US EPA report (EPA/600/R-06/063) July 2006
In the proposed rule on the National Ambient Air Quality Standards for particulate matter (PM), EPA committed to conduct a review and assessment of the numerous studies relevant to assessing the health effects of PM that were published too recently to be included in the 2004 PM Air Quality Criteria Document (AQCD). This report presents the findings of EPA’s survey and provisional assessment of such studies. EPA has screened and surveyed the recent literature and developed a provisional assessment that places those studies of potentially greatest relevance in the context of the findings of the 2004 PM AQCD. The focus is on: (a) epidemiologic studies that used PM2.5 or PM10-2.5 and were conducted in the U.S. or Canada, and (b) toxicology or epidemiologic studies that compared effects of PM from different sources, PM components, or size fractions. Given the limited time available, the provisional assessment presented here does not attempt to critically review individual studies or to provide the kind of full integration found in a typical AQCD.
This survey and assessment finds that that the new studies expand the scientific information and provide important insights on the relationships between PM exposure and health effects of PM. Taken in context, however, the new information and findings do not materially change any of the broad scientific conclusions regarding the health effects of PM exposure made in the 2004 PM AQCD. In brief, this report finds the following:
• Recent epidemiologic studies, most of which are follow-ups or extensions of earlier work, continue to find that long-term exposure to fine particles is associated with both mortality and morbidity, as was stated in the 2004 PM AQCD. Notably, a follow-up to the Six Cities study shows that an overall reduction in PM2.5 levels results in reduced long-term mortality risk. Both this study and the analysis of the ACS cohort data in Los Angeles suggest that previous studies may have underestimated the magnitude of mortality risks. Some studies provide more mixed results, including the suggestion that higher traffic density may be an important factor. In addition, the California Children’s Health Study reported that measures of PM2.5 exposure and PM components and gases were associated with reduction in lung function growth in children, increasing the evidence for increased susceptibility early in life, as was suggested in the 2004 PM AQCD. The results of recent epidemiologic and toxicology studies have also reported new evidence linking long-term exposure to fine particles with a measure of atherosclerosis development and, in a cohort of individuals with cystic fibrosis, respiratory exacerbations.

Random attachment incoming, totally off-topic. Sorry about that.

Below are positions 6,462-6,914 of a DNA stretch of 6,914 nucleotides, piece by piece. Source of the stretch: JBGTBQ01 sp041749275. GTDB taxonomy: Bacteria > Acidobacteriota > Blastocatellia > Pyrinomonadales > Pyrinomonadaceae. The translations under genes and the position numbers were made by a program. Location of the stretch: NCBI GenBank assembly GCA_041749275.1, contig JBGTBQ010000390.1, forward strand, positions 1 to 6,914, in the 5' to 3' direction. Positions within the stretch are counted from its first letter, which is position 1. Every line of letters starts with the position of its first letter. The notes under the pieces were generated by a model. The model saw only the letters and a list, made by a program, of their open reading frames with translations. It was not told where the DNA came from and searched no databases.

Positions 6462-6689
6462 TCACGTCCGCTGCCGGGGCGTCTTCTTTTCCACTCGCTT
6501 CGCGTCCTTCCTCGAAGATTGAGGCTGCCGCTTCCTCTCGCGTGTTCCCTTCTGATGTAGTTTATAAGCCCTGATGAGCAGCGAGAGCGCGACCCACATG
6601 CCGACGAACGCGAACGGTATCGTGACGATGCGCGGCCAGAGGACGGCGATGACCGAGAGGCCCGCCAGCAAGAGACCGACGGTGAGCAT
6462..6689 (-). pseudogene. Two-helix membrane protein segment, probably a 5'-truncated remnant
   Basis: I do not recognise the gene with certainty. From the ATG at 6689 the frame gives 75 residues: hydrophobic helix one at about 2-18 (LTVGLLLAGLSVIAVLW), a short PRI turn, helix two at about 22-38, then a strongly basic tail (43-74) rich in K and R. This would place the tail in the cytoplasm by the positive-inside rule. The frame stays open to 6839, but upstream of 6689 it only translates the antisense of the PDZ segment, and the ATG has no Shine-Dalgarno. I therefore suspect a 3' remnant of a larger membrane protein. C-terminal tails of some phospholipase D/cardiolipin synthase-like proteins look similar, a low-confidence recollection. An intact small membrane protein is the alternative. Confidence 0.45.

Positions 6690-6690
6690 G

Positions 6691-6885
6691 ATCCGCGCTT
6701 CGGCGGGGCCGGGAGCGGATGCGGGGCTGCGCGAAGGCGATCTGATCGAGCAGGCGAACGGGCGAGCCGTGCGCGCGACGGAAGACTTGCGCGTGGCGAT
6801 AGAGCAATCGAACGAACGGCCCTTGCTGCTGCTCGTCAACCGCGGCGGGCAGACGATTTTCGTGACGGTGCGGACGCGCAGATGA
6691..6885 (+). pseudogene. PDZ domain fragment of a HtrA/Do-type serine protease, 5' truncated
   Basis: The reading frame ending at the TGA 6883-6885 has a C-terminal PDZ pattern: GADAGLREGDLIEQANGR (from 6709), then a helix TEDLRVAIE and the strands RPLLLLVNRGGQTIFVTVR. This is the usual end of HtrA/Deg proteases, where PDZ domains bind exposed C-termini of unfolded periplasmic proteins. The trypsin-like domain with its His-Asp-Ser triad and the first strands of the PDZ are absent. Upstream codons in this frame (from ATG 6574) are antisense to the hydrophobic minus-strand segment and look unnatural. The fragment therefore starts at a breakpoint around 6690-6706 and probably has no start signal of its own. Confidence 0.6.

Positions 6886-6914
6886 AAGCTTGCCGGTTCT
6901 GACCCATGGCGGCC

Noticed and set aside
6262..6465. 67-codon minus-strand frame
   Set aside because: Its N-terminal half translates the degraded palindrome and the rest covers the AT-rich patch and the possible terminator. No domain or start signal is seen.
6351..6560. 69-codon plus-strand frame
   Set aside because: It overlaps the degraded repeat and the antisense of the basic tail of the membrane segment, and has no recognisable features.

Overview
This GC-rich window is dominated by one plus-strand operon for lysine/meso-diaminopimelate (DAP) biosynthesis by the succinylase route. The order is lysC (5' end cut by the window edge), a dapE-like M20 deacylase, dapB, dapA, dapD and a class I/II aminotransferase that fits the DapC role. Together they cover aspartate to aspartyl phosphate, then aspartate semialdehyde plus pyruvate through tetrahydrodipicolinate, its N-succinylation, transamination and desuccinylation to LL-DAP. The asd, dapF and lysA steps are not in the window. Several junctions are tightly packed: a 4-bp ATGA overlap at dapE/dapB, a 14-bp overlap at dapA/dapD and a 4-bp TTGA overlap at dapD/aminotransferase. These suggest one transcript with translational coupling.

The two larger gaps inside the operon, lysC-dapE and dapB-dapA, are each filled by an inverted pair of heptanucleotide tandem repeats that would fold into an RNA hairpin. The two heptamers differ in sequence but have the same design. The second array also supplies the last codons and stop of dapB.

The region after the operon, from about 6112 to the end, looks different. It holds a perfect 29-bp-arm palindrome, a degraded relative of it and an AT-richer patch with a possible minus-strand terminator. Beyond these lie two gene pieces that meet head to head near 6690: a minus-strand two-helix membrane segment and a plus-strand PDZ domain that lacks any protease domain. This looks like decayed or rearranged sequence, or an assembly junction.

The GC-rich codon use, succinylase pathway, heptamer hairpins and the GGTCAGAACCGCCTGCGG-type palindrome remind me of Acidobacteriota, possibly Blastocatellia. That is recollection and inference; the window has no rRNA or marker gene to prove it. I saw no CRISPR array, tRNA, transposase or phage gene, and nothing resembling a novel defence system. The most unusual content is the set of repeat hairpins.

• Recent epidemiologic studies have also continued to report associations between acute exposure to fine particles and mortality and morbidity health endpoints. These include three multi-city analyses, the largest of which (in 204 counties) shows a significant association between acute fine PM exposures and hospitalization for cardiovascular and respiratory diseases, and suggestions of differential cardiovascular effects in eastern U.S. as opposed to western U.S. locations. The new studies support previous conclusions that short-term exposure to fine PM is associated with both mortality and morbidity, including a substantial number of studies reporting associations with cardiovascular and respiratory health outcomes such as changes in heart rhythm or increases in exhaled NO.